Poll: More Than Half Say Obama Should Lose in 2012
Published December 16, 2011 | Associated Press
WASHINGTON – President Obama's re-election prospects are essentially a 50-50 proposition as he enters 2012, with a majority saying the president deserves to be voted out of office despite concerns about the Republican alternatives, according to a new Associated Press-GfK poll.
Obama's overall poll numbers suggest he is in jeopardy of losing, even as the public's outlook on the economy appears to be improving, the AP-GfK poll found. For the first time since spring, more said the economy got better in the past month than said it got worse.
The president's approval rating on unemployment shifted upward -- from 40 percent in October to 45 percent in the latest poll -- as the jobless rate fell to 8.6 percent last month, its lowest level since March 2009.
But Obama's approval rating on his handling of the economy overall remains stagnant: 39 percent approve and 60 percent disapprove.
Heading into his re-election campaign, the president faces a conflicted public that does not support his steering of the economy, the most dominant issue for Americans, or his reforms to health care, one of his signature accomplishments. Yet they are grappling with whether to replace him with Republican contenders Mitt Romney or Newt Gingrich.
The poll found an even divide on whether Americans expect Obama to be re-elected next year.
For the first time, the poll found that a majority of adults, 52 percent, said Obama should be voted out of office while 43 percent said he deserves another term. The numbers mark a reversal since last May, when 53 percent said Obama should be re-elected while 43 percent said he didn't deserve four more years.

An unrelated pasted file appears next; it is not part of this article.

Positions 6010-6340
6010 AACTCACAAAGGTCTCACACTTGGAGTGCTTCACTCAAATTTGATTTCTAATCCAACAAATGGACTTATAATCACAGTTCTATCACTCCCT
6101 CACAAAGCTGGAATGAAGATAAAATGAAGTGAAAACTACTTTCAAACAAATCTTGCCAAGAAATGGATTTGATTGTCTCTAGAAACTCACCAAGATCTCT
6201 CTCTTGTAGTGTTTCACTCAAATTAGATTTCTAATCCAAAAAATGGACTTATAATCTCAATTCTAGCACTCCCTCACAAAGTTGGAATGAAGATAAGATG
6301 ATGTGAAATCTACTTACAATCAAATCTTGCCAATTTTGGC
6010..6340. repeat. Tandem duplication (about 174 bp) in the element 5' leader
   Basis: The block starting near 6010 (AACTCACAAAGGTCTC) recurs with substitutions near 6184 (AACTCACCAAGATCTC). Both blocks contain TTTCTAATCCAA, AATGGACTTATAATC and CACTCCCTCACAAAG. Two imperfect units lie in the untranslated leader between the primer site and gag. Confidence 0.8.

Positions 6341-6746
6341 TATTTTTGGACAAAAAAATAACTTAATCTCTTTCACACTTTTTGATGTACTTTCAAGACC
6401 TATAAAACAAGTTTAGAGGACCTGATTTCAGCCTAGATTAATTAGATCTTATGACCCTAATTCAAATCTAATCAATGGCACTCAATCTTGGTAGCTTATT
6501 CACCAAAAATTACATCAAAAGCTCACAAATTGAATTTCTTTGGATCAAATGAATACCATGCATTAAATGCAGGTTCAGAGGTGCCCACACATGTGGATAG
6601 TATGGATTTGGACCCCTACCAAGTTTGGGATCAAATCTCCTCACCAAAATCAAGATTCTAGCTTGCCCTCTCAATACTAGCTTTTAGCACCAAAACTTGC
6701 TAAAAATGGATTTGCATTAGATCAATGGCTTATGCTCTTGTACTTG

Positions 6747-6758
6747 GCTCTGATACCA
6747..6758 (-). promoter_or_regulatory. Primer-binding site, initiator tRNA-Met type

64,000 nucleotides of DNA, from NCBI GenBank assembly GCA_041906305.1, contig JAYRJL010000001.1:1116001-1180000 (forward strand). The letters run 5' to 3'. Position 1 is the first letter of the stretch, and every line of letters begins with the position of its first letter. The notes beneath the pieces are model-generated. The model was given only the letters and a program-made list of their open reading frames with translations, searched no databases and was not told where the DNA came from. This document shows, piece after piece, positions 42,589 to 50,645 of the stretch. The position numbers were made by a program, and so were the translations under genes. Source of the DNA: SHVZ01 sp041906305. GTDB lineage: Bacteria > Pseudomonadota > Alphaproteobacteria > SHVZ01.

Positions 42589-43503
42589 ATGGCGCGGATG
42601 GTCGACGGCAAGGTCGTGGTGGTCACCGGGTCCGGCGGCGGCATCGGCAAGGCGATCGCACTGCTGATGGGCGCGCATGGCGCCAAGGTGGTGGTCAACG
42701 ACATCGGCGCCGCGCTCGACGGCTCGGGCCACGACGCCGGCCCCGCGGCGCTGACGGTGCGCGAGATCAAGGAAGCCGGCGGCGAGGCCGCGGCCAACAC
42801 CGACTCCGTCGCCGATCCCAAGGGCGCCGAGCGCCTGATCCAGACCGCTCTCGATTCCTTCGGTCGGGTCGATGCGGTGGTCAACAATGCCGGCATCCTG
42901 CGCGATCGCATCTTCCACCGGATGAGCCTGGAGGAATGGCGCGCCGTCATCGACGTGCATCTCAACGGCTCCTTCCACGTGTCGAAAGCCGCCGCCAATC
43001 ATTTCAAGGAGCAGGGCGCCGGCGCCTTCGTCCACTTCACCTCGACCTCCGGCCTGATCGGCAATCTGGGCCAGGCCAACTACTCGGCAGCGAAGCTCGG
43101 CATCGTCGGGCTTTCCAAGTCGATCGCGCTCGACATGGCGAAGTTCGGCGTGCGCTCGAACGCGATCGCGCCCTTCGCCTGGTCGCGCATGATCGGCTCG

Obama's overall job approval stands at a new low: 44 percent approve while 54 percent disapprove. The president's standing among independents is worse: 38 percent approve while 59 percent disapprove. Among Democrats, the president holds steady with an approval rating of 78 percent while only 12 percent of Republicans approve of the job he's doing.
"I think he's doing the best he can. The problem is the Congress won't help at all," said Rosario Navarro, a Democrat and a 44-year-old truck driver, who voted for Obama in 2008 and intends to support him again.
Robin Dein, a 54-year-old homemaker, who is an independent, said she supported Republican John McCain in 2008 and has not been impressed with Obama's economic policies. She intends to support Romney if he wins the Republican nomination.
"(Obama) spent the first part of his presidency blaming Bush for everything, not that he was innocent, and now his way of solving anything is by spending more money," she said.
Despite the soft level of support, many are uncertain whether a Republican president would be a better choice. Asked whom they would support next November, 47 percent of adults favored Obama compared with 46 percent for Romney, a former Massachusetts governor. Against Gingrich, the president holds a solid advantage, receiving 51 percent compared with 42 percent for the former leader of the House.
The potential matchups paint a better picture for the president among independents. Obama receives 45 percent of non-aligned adults compared with 41 percent for Romney. Against Gingrich, Obama holds a wide lead among independents, with 54 percent supporting the president and 31 percent backing the former Georgia congressman.
Another piece of good news for Obama: people generally like him personally. Obama's personal favorability rating held steady at 53 percent, with 46 percent viewing him unfavorably. About three-quarters called him likable.
The economy remains a source of pessimism, though the poll suggests the first positive movement in public opinion on the economy in months. One in five said the economy improved in the last month, double the share saying so in October. Still most expect it to stay the same or get worse.
The Associated Press-GfK Poll was conducted December 8-12 2011 by GfK Roper Public Affairs and Corporate Communications. It involved landline and cellphone interviews with 1,000 adults nationwide and has a margin of sampling error of plus or minus 4 percentage points.